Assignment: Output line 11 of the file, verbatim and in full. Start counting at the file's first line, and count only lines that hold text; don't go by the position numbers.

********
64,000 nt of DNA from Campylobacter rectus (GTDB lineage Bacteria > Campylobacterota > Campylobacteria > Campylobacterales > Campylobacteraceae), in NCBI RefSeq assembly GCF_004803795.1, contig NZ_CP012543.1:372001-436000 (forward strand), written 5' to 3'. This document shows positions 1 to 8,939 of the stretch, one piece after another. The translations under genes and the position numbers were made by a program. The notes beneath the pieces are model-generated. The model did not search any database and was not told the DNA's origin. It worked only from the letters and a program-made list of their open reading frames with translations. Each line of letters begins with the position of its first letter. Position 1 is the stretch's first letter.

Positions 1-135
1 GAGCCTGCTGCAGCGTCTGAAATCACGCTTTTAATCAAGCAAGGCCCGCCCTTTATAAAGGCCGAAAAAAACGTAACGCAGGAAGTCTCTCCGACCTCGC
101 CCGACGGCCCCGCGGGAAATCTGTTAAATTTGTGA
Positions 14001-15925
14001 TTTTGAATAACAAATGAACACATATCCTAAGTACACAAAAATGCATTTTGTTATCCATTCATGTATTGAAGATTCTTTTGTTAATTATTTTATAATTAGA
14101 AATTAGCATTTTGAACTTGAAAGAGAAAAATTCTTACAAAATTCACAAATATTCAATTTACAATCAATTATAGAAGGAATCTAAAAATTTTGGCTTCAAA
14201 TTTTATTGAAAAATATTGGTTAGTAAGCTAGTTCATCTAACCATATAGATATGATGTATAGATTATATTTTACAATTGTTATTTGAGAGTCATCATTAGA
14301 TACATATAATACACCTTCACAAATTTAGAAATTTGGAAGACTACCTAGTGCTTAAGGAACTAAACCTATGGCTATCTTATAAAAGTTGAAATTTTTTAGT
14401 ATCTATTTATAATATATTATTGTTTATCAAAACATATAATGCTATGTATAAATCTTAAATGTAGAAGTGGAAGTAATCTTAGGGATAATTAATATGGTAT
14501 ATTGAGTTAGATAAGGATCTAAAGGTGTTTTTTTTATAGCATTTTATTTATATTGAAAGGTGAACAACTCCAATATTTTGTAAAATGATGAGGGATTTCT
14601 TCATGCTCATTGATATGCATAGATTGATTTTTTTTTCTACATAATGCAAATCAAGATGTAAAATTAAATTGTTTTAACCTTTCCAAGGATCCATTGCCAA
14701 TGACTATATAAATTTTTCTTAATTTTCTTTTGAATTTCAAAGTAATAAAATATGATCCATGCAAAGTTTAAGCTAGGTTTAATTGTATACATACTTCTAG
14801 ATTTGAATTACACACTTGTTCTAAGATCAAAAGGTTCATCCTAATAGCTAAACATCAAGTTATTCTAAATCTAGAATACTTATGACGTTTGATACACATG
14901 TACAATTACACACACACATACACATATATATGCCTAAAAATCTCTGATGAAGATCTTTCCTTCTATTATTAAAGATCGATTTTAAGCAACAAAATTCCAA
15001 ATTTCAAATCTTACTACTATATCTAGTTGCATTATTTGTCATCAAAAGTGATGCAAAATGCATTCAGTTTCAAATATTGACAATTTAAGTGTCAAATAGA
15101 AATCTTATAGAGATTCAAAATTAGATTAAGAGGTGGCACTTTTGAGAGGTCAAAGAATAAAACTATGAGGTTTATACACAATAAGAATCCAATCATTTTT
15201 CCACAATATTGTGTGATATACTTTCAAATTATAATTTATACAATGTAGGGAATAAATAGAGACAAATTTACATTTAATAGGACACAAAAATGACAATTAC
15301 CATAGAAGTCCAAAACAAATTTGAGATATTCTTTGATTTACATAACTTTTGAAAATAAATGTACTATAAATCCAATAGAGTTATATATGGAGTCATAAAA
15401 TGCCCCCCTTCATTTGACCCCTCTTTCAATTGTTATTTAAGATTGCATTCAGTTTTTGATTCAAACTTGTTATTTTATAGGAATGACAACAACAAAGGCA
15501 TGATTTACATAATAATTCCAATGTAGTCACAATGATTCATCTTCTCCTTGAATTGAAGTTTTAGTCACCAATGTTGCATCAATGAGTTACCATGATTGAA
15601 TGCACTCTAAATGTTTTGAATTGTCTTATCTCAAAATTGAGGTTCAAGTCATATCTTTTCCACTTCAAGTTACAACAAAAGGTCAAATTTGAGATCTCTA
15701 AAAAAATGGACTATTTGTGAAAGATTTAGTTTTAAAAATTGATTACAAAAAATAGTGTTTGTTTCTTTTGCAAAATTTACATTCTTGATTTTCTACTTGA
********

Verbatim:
14501 ATTGAGTTAGATAAGGATCTAAAGGTGTTTTTTTTATAGCATTTTATTTATATTGAAAGGTGAACAACTCCAATATTTTGTAAAATGATGAGGGATTTCT